Friday, January 6, 2012

Clearing up some myths about virgin saints

A friend who is a victim of childhood sexual abuse alerted me to a bit of incorrect information offered by Father Z on his blog What Does the Prayer Really Say? on the subject of what is required for a saint to qualify as a virgin saint.

You can read Father Z's mistaken answer here and my correction in his comments section here. [Update, 1/9/11: Father Z's original post stated, "To be given the title 'virgin' the woman had to be physically a virgin. Full stop." He has since corrected it, as I had requested, to add that an exception is made in the case of women who lost physical virginity against their will.]

Bottom line: St. Augustine and St. Thomas Aquinas taught that virgins who are raped do not forfeit their virginity. What is more, according to Aquinas, a holy virgin who is raped not only retains her virginity; she receives a second crown in heaven for having endured the outrage of being violated. He adds that she remains a virgin in the eyes of the Church even if her rape results in her bearing a child.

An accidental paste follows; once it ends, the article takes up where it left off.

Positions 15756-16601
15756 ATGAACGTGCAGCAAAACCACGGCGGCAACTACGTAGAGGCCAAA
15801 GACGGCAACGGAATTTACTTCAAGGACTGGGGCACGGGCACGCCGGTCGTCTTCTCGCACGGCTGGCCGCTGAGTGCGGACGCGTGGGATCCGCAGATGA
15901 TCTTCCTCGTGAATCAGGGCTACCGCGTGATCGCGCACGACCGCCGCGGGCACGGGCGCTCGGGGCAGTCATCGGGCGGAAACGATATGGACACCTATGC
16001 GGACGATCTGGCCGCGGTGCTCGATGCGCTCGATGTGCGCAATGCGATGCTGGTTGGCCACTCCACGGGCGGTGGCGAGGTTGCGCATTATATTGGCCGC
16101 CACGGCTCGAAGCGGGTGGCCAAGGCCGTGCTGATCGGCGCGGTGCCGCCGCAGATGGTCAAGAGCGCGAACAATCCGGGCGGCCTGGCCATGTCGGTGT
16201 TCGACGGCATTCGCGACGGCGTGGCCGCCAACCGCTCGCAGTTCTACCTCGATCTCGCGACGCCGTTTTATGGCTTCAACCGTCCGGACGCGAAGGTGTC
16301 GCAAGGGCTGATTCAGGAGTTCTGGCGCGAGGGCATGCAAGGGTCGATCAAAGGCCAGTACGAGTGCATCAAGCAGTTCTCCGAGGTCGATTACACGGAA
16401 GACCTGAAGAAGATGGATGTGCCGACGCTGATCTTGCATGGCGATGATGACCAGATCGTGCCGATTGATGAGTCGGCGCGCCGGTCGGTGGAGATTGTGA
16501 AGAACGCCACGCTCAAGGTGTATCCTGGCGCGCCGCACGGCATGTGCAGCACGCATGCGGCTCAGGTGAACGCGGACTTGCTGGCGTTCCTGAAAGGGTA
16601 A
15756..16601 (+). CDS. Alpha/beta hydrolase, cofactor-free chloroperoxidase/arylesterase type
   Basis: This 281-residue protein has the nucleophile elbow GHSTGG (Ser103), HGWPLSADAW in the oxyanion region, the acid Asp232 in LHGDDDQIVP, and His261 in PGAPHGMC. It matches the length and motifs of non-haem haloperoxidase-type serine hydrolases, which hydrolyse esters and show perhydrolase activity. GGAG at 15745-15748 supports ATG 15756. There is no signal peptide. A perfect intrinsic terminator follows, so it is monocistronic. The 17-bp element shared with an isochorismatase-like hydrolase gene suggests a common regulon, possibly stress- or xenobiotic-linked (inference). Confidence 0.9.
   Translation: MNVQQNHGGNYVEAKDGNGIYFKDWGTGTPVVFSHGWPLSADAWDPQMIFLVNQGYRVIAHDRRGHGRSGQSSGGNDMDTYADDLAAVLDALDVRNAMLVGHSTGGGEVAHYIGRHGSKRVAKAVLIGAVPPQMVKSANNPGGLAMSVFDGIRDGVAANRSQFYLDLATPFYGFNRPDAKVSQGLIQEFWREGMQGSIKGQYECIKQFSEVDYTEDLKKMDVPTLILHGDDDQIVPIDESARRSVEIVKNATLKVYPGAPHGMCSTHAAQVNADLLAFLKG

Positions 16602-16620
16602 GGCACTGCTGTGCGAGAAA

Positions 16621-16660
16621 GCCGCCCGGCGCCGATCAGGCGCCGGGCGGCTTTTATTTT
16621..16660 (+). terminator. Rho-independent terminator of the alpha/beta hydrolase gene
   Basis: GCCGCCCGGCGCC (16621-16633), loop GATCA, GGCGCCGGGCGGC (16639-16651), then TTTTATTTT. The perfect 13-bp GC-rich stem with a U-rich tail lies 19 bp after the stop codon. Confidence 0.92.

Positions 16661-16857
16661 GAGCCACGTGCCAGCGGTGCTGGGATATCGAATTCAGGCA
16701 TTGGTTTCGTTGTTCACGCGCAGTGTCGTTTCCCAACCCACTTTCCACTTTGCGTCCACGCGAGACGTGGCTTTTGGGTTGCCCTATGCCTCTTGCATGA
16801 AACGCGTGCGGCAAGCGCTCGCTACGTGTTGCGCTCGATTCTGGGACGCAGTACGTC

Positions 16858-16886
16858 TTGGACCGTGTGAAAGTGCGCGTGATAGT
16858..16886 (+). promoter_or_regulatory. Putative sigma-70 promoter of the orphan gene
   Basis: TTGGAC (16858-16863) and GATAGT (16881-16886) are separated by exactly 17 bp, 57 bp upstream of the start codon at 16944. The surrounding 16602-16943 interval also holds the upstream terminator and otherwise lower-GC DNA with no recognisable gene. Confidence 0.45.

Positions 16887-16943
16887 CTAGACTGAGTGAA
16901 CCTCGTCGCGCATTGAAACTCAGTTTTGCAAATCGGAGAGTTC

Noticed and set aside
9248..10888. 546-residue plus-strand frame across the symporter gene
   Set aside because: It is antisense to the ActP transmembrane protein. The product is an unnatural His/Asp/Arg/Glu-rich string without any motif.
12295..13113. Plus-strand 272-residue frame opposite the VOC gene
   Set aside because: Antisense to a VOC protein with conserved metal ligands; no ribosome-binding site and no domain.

That is the doctrine of our glorious Church, and more people need to be made aware of it. There are a lot of Catholics out there who are hurting because they suffered sexual abuse and are under the misapprehension that the Church perceives them as being stained by what was done to them against their will. It is my hope that my upcoming book My Peace I Give You: Healing Sexual Wounds with the Help of the Saints will dispel such myths and help victims find the healing that is available only in and through Christ in His Church.